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Ductless AC System? NYC: Think VRF for Comfort & Efficiency


Trying to decide on the right ductless AC system for a NYC luxury residential or light commercial space? It pays to consider variable refrigerant flow or VRF systems for the ultimate in comfort and efficiency.

While it may be unfamiliar to some, VRF technology is not new. In fact, it’s been the ductless AC system of choice in Japan and Europe for decades. These ductless AC units have been gaining in popularity in the US over the past 10 years or so, particularly in the Northeast, including New York City, and on the West Coast, according to a report earlier this year by ACHRNews.

Read on for a review of when you may want or need to choose a ductless AC system in NYC, and why VRF is an ideal choice.

Reasons to go with a ductless AC system for NYC light commercial & luxury residential spaces

Limited space for ducts in older or historic buildings. Installing air conditioning systems in NYC is challenging partly because of the wide variety of building spaces. Luxury residences as well as light commercial spaces (including offices, restaurants, retail and more) can be housed in anything from uber-modern high rises to historic brownstones. VRF systems are ideal for both (more on that in a minute).

However, going with a ductless AC system may be required in older buildings that have lower ceiling heights and limited space inside walls for ductwork. It’s also a good option when there’s a long distance between the indoor evaporator unit and the outdoor condensing unit. In that case, a ducted system would need long duct runs that impede efficiency, so a ductless AC system may be a better choice.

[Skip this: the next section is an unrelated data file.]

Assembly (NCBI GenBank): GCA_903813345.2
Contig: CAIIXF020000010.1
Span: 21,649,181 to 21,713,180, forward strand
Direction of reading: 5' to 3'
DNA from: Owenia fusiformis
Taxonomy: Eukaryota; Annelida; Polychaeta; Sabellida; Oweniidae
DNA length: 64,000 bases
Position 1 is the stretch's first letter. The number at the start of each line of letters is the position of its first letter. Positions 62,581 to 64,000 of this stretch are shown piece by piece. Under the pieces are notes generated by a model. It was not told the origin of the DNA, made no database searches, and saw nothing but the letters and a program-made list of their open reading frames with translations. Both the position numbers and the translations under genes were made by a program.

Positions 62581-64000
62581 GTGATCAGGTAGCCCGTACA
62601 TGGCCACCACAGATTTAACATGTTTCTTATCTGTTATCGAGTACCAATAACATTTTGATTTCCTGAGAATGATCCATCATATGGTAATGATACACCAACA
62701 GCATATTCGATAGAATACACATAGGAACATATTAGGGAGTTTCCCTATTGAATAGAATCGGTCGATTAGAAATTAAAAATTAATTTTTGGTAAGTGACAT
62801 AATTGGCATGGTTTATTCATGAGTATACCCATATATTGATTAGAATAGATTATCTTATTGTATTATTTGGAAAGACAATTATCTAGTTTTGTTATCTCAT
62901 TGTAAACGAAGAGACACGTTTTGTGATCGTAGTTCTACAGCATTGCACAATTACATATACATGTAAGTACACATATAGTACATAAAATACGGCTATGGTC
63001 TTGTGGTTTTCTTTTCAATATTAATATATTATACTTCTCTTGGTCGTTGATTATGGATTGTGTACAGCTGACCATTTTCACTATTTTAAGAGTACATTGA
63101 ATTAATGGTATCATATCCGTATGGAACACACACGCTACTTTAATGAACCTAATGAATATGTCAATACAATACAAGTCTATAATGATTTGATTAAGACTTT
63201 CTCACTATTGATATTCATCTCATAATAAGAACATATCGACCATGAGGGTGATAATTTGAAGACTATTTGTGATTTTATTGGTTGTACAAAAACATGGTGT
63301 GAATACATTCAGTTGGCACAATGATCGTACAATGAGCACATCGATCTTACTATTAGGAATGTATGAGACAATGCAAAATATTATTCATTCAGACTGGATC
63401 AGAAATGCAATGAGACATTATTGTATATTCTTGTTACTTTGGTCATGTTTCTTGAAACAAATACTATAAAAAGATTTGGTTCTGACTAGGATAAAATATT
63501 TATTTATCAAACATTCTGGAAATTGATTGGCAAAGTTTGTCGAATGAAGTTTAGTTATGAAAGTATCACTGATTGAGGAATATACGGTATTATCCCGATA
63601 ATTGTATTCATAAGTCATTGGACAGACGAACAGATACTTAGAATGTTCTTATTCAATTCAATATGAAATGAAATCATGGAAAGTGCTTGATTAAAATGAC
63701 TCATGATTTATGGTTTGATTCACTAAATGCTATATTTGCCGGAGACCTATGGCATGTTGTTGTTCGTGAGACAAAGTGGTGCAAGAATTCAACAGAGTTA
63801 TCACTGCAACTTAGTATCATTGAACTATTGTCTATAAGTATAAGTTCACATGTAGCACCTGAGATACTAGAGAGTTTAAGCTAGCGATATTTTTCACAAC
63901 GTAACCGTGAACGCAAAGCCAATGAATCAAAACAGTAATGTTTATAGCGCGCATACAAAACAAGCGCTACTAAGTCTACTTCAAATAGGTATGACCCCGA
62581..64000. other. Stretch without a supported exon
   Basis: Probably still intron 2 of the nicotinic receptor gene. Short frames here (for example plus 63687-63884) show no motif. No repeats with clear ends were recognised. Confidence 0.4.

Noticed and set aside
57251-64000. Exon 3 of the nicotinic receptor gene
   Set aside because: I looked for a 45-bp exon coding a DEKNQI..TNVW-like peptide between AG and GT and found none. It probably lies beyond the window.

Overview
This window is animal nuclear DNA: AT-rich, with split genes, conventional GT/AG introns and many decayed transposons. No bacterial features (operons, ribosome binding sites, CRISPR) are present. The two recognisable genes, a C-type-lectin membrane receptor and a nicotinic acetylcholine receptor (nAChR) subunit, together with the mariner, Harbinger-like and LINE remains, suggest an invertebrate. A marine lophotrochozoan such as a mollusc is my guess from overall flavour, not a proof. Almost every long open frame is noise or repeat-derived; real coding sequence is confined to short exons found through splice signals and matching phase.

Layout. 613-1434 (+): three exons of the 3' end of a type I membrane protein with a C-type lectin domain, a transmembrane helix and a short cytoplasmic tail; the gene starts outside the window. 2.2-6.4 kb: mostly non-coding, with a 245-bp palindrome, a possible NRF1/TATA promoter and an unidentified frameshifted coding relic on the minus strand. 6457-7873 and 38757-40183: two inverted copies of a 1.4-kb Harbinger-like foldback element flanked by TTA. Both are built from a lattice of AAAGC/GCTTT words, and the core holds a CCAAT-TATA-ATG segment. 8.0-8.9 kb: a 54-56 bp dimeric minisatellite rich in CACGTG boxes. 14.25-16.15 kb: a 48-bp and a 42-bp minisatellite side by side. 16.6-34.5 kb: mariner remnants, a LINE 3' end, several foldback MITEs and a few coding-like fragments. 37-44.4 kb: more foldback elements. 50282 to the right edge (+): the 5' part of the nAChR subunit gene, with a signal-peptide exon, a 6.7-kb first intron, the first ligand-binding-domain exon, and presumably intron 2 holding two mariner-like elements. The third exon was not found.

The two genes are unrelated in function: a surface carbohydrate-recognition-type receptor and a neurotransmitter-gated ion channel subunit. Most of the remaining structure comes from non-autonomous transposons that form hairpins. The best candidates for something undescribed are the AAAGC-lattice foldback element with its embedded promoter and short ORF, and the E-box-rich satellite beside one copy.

Custom cooling zones are required. There are many reasons that people want individually-controlled zones for both residences and commercial spaces:

  • In a luxury apartment, for example, homeowners may want to raise the temperature in a bedroom where a baby or elderly person is sleeping, while cooling the living and dining rooms for a party.
  • In a restaurant, the kitchen may need cooling while the dining room needs heat.
  • Even office spaces have computer rooms that need more cooling than interior offices that may be too cold without providing multiple cooling zones.
    It’s much easier to provide this zoning with a ductless AC system (and especially with VRF) than it is to zone a ducted system.

Need to reduce dust. Homeowners may be dealing with allergies. Businesses may also have a need to reduce dust in an office or manufacturing facility. With a ductless AC system, forced air is not introduced to the space through ducts, which can decrease the amount of dust.

Related article: Ducted vs. Ductless Air Conditioning: How to Choose

Why VRF is an ideal choice for a ductless AC system

Ability to heat and cool simultaneously. As mentioned previously, there are often times when both homeowners and businesses need heating and cooling at the same time. That’s especially true during the spring and fall in New York City. VRF’s heat recovery feature makes it possible to capture the residual heat from the cooling process and use it to warm another part of the space. Restaurants and hotels can even make use of the VRF’s heat recovery capability to produce hot water.